Investment securities classification on Balance sheet

Debt investments and equity investments recorded using the cost method are classified as trading securities, available-for-sale securities, or, in the case of debt investments, heldto-maturity securities. The classification is based on the intent of the company as to the length of time it will hold each investment 1.

Held-to-maturity

A debt investment classified as held-to-maturity means the business has the intent and ability to hold the bond until it matures. The balance sheet classification of these investments as short-term (current) or long-term is based on their maturity dates.

2. Trading securities
Debt and equity investments classified as trading securities are those which were bought for the purpose of selling them within a short time of their purchase. These investments are considered short-term assets and are revalued at each balance sheet date to their current fair market value. Any gains or losses due to changes in fair market value during the period are reported as gains or losses on the income statement because, by definition, a trading security will be sold in the near future at its market value. In recording the gains and losses on trading securities, a valuation account is used to hold the adjustment for the gains and losses so when each investment is sold, the actual gain or loss can be determined. The valuation account is used to adjust the value in the trading securities account reported on the balance sheet. For example if the Brothers Quartet, Inc. has the following investments classified as trading securities, an adjustment for $9,000 is necessary to record the trading securities at their fair market value. Valuation of Trading Securities Cost XYZ Bonds ABC Stock Fair Market Value Unrealized Gain (Loss) $(1,000) 10,000 $9,000

$25,000 $24,000 65,000 75,000

Total Trading Securities $90,000 $99,000 The entry to record the valuation adjustment is:
General Journal

Date 2010

Account Title and Description

Ref. Debit Credit 9,000 9,000

Dec. 31 Trading Securities Market Value Adjustment Unrealized Gains and Losses Trading Securities Adjust trading securities to market value 3.

Available-for-sale securities

Debt and equity investments that are not classified as trading securities or held-tomaturity securities are called available-for-sale securities. Whereas trading securities are short-term, available-for-sale securities may be classified as either short-term or longterm assets based on management's intention of when to sell the securities. Available-forsale securities are also valued at fair market value. Any resulting gain or loss is recorded to an unrealized gain and loss account that is reported as a separate line item in the stockholders' equity section of the balance sheet. The gains and losses for available-forsale securities are not reported on the income statement until the securities are sold. Unlike trading securities that will be sold in the near future, there is a longer time before available-for-sale securities will be sold, and therefore, greater potential exists for changes in the fair market value. For example, assume the Brothers Quartet has availablefor-sale securities, whose cost and fair market value are: Valuation of Available-for-Sale Securities Cost TLM Bonds EAK Stocks MJM Stocks 50,000 25,000 FairMarket Value UnrealizedGain (Loss) $(2,000) 20,000 (3,000) $15,000 70,000 22,000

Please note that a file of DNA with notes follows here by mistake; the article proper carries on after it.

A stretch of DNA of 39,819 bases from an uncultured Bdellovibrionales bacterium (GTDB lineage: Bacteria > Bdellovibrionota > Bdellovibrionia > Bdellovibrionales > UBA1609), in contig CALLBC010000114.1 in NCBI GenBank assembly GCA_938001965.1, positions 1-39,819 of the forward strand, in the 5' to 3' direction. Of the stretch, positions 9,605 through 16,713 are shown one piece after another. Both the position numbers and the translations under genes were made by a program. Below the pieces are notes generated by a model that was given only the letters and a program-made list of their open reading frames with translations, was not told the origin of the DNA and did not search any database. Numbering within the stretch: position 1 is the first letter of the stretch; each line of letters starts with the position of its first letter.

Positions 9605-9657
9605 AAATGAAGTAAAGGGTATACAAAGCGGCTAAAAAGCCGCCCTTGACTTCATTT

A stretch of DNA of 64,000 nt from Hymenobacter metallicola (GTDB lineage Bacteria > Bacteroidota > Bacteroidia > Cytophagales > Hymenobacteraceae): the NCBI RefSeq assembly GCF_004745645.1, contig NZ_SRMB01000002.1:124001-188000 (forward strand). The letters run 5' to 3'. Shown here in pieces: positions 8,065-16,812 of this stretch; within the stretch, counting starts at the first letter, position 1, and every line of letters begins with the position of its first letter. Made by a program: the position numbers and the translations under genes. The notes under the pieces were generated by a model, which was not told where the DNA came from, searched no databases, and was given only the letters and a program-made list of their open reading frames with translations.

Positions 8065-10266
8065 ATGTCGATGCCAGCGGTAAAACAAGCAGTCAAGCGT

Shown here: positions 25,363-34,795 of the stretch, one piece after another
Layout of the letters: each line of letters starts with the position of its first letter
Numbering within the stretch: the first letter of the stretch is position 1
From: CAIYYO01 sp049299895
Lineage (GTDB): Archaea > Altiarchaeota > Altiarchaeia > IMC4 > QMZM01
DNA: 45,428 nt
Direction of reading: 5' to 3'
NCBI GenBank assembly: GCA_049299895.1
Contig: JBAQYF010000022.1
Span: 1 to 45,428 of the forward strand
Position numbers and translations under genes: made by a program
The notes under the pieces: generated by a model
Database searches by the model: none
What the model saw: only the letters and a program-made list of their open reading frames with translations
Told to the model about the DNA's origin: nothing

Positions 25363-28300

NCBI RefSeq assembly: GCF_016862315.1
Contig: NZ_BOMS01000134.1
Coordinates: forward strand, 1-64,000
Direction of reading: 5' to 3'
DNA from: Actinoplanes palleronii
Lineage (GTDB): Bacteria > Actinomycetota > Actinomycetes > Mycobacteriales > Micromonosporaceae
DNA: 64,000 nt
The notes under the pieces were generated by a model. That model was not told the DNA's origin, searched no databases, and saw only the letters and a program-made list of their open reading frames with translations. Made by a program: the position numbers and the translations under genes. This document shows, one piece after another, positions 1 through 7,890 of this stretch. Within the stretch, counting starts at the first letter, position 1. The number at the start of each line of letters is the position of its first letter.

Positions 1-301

$40,000 $38,000

Total Available-for-Sale Securities $115,000 $130,000 The entry to record the valuation adjustment is: General Journal Date 20X0 Account Title and Description

Ref. Debit Credit 15,000 15,000

Dec. 31 Available-for-Sale Securities Market Value Adjustment Unrealized Gains and Losses Available-for-Sale Securities Adjust available-for-sale securities to market value

In the balance sheet the market value of short-term available-for-sale securities is classified as short-term investments, also known as marketable securities, and the unrealized gain (loss) account balance of $15,000 is considered a stockholders' equity account and is part of comprehensive income. When the balance is a net loss, it is subtracted from stockholders' equity

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